“We want to make sure that we are and have always been available to as many fans where they are as frequently and as regularly as possible,” Miller said. “And in this case, it’s an issue, obviously, of people moving to streaming into digital just like many years ago was an issue of moving to a cable platform.”

Miller compared the move to the seminal moment in 1987 when the NFL aired games for the first time on ESPN, a momentous shift at the time from network to cable. Surely in those first few weeks, Miller added, ratings were down, but over the long haul the move proved a resounding success.

Octagon’s Cohen agrees with Miller partly on the comparison, but said there is one crucial difference: ESPN then and now is a destination point for sports fans. Amazon Prime is not.

“The general Amazon Prime subscriber goes on, well, I can speak from experience of late, to buy Huggies,” said Cohen, who has a newborn daughter. “And, ‘Oh, by the way, maybe there’s a new movie on or an NFL game.’ But they’re much less, from a consumer perspective, there’s much less impetus to sign on to Amazon for the NFL. It’s nice to have as part of the ecosystem, whereas with ESPN, the NFL was becoming a need to truly be a worldwide leader in sports broadcasting.”

The TNF Amazon deal is for 11 years, so the league is certainly viewing the change as a long-term proposition. And in the long run, the league may be right, but it is ironic that the big day comes after a week of plum ratings on traditional TV.

“Did you see these ESPN figures, for Monday Night Football? They’re bananas. They’re strong,” Crakes said. “And a lot of people were talking, you know, ‘It’s kind of funny streaming was so popular. Everybody wants to do it.’ Now I see it’s everybody’s like, ‘Revenge of linear TV.’ They’re dunking on, you know, streaming.” Linear TV means free and cable channels.

How will the NFL spin the lower numbers in the coming weeks, beyond saying the Amazon deal is a long-term proposition? Cohen expects three talking points: the long-horizon play, getting younger viewers and the innovations Amazon is expected to bring.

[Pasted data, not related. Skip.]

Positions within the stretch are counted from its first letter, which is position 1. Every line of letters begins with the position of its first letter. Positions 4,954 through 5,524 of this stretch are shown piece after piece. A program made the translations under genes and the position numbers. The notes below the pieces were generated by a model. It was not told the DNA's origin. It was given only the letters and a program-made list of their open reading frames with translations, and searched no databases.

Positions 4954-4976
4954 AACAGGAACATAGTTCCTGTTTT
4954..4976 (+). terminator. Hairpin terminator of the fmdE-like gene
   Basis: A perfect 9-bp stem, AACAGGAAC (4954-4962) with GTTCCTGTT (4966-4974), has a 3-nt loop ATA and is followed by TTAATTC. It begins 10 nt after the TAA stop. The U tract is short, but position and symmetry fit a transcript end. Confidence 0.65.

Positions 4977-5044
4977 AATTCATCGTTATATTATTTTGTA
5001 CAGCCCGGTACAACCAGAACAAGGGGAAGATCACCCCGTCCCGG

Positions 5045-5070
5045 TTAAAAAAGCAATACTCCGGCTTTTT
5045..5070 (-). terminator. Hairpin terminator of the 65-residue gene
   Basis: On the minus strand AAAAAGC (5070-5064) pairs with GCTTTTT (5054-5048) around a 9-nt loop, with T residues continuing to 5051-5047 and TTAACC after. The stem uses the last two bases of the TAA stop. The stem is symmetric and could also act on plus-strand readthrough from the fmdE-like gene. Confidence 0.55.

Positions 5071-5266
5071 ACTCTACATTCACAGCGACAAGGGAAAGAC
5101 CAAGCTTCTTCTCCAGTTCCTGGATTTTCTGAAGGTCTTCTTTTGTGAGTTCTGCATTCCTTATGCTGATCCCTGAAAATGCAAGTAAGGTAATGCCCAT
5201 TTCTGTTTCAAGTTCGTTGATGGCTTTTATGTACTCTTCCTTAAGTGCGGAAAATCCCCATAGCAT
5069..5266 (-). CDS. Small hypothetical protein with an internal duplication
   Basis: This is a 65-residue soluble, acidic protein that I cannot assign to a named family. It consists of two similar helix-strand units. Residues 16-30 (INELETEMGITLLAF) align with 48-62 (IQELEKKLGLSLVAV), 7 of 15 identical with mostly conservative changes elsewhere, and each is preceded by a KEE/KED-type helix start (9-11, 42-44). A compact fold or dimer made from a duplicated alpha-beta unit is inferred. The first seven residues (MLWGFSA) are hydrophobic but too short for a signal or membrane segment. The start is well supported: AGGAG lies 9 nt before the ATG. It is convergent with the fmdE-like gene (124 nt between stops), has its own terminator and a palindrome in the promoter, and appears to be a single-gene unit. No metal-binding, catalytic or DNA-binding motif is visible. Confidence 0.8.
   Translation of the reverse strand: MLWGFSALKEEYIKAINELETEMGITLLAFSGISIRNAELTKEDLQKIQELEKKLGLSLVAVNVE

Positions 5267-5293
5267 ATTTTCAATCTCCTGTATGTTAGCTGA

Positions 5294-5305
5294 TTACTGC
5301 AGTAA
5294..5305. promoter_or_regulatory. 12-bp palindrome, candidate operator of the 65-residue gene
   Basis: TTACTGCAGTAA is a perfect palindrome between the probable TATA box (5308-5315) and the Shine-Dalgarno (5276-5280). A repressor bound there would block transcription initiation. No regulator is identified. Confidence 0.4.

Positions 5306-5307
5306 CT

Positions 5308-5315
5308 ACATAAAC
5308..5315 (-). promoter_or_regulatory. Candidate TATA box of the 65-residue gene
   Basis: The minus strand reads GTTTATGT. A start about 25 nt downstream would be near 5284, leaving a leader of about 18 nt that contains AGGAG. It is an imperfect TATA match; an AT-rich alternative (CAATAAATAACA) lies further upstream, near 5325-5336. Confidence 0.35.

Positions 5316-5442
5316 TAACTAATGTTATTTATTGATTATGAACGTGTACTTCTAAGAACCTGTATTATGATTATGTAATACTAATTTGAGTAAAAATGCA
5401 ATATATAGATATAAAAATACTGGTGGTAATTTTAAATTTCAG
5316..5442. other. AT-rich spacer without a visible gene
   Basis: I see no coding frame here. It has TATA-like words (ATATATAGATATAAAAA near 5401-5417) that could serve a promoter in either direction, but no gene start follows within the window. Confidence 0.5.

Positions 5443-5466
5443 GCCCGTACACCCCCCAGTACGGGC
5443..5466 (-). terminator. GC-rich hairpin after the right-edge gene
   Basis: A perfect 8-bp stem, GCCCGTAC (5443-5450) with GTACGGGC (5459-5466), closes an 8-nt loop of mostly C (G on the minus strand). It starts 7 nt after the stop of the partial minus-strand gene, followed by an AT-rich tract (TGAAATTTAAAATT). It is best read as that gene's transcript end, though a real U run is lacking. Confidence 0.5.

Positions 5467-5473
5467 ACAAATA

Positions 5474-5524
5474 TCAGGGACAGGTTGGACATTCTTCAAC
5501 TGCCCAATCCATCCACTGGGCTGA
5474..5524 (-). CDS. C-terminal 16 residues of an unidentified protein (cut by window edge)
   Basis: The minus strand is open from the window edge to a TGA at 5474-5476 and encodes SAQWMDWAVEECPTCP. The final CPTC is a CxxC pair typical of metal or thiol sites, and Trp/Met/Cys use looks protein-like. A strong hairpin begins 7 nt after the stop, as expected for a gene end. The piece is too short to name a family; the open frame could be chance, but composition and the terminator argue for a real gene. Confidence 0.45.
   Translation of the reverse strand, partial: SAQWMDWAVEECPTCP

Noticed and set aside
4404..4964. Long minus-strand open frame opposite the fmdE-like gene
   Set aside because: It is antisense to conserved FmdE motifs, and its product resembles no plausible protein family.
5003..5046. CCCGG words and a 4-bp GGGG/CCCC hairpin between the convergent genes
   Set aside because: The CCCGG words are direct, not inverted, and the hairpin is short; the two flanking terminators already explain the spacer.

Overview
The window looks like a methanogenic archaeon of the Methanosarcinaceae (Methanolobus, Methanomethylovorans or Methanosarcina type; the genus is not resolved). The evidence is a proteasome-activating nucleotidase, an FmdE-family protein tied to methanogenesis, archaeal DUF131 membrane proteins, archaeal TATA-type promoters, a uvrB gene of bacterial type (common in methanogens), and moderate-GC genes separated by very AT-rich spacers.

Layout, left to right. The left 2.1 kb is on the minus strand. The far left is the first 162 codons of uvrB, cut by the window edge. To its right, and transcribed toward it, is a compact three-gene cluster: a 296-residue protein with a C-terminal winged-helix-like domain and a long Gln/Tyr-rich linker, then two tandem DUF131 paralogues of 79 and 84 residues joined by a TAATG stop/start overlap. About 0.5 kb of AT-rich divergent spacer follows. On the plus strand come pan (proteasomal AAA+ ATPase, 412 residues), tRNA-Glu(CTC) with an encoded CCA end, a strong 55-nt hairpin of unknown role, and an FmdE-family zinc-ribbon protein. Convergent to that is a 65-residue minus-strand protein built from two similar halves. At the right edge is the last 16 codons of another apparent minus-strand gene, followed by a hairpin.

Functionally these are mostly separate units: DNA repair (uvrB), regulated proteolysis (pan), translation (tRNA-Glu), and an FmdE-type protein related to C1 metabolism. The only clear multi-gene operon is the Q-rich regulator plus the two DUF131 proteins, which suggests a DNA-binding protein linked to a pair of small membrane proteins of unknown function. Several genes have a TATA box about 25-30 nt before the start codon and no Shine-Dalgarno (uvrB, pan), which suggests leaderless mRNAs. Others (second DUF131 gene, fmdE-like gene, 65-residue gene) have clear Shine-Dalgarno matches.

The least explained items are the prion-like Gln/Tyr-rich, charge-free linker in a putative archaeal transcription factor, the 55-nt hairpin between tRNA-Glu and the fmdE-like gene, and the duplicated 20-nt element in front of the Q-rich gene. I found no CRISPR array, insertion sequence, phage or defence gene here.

From a production standpoint, not too much is expected to change under the steady hand of executive producer Fred Gaudelli, who managed Sunday Night Football on NBC for years. There will be more cameras, an extra skycam, and even a new theme song.

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Amazon does not want to rock the boat too much and turn off traditional viewers. There will be alternate feeds, one with sports and comedy sensation Dude Perfect. But by and large, other than the platform, the production should look familiar.

Cohen said he is interested in two areas tonight: If there is any technical hiccup, from buffering to outages that would spark social media vitriol; and whether Amazon’s talent can create any viral moments.

Amazon invested heavily not only in game announcers Al Michaels and Kirk Herbstreit, but in colorful analysts like Ryan Fitzpatrick and Richard Sherman.

“What crazy stuff is Richard Sherman, Ryan Fitzpatrick going to say?” Cohen asked. “What’s going to go viral?” And what’s going to be interesting? What’s going to be Amazon’s response to the Manningcast, if you will, where every single Tuesday morning or even Monday night, trending on Twitter is something some guest or (something) Eli or Peyton said, so how can they get that virality going?”

(Top photo: Steve Sanders/Associated Press)